I mention this story for a couple of reasons. The first is to highlight how biblical assumptions are much different than our own; we would condemn her willingness to resort to trickery, her intention to seduce her father-in-law, and her decision to play the harlot. But her reward – and Judah’s response to her pregnancy – each demonstrate that our first impressions would be wrong. We should note here (and note well!) that the biblical concept of marriage is very different than our own institution in its current form. That’s a theme I intend to return to later.
But what prompted this retelling of the story is a different issue entirely.
Much of the narrative invokes imagery of seeing/not-seeing, of being veiled and of being revealed, of the appearance of reality and of the reality of appearance. Even the location of the action – Petach Enayim – means ‘the opening of the eyes.’
Up until Judah’s declaration, he had not thought of her as a person in her own right. She was a problem to be resolved, just another one of the many people under his care. He does not ‘see’ her. He is not aware of the burden of waiting, of the suppression of desire that she must endure, of the uncertainty of her future. Her full reality – the lived experience of her life – has no meaning to him.
It was not until she confronted him with the tangible evidence of his not-seeing-her that he realizes his blindness: She has achieved something of great value to him without his cooperation. She wears a veil before her eyes, yet he is the one that does not see; he is the one who may go out and visit the wide open places, yet she, cloistered in her tent, is the one with the foresight to see what is on the horizon.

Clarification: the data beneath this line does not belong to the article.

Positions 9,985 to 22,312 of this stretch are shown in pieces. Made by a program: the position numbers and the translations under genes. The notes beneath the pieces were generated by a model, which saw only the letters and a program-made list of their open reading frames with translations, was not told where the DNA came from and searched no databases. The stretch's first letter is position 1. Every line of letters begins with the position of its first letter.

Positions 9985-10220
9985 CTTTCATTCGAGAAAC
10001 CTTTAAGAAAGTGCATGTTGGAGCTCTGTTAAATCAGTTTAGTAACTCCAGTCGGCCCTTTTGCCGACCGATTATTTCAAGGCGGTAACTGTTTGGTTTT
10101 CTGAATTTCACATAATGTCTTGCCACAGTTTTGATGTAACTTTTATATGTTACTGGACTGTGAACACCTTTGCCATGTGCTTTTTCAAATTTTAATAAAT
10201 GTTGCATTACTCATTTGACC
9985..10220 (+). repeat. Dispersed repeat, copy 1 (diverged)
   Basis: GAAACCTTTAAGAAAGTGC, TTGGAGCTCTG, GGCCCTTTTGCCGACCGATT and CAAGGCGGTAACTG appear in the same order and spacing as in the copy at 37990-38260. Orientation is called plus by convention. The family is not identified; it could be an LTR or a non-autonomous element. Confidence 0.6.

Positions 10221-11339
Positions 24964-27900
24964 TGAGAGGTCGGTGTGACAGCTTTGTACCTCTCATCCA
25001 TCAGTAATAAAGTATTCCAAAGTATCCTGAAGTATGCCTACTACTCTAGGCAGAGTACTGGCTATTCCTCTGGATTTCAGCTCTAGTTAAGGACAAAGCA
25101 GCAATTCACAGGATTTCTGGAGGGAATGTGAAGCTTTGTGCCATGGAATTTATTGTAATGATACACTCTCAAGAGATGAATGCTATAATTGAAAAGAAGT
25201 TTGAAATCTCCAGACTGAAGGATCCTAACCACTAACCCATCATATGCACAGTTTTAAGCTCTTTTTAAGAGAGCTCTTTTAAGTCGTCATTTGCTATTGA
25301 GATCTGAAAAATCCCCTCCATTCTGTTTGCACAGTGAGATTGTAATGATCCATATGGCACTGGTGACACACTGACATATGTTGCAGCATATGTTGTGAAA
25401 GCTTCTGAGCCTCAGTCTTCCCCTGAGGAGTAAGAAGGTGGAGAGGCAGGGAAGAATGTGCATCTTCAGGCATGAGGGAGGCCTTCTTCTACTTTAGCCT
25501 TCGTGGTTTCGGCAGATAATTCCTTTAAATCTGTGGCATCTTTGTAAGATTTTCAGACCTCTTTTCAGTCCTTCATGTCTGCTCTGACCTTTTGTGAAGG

The experience of the one who is suppressed – in this case, the woman who has no power in her own right – is not visible to the one who controls the situation. He is not able to see the effects of his decisions (or lack of decision) on her daily life, and he is not able (at least at the outset) to feel empathy for her plight. All is well in his world; why would it not also be so in hers?
But sometimes what is most needed in order to effect change is the tangible proof of oppression. In this narrative, Judah suddenly ‘sees’ her, in her full humanity, and renounces his power over her life, freeing her.
The story of Tamar offers the genuine hope that the dominant authority (in this case, the patriarchy), might suddenly give way, having gained that flash of insight as to how his actions have contributed to her plight.
But what we should pray for – and what we should work toward – is the gift of insight, the gift that we might immediately ‘see’ those around us who are hiding. Who among us must remain veiled? Who among us are not able to be visible at ‘the opening of the eyes?’ Who among us have been oppressed by our assumptions?
This post was drawn from my experience teaching ‘Women in the Bible’ as adjunct instructor for the Judaic Studies Department at the University of Cincinnati, using texts from Aschkenasy and Frymer-Kensky.
Copyright 2012 Kari Hofmaister Tuling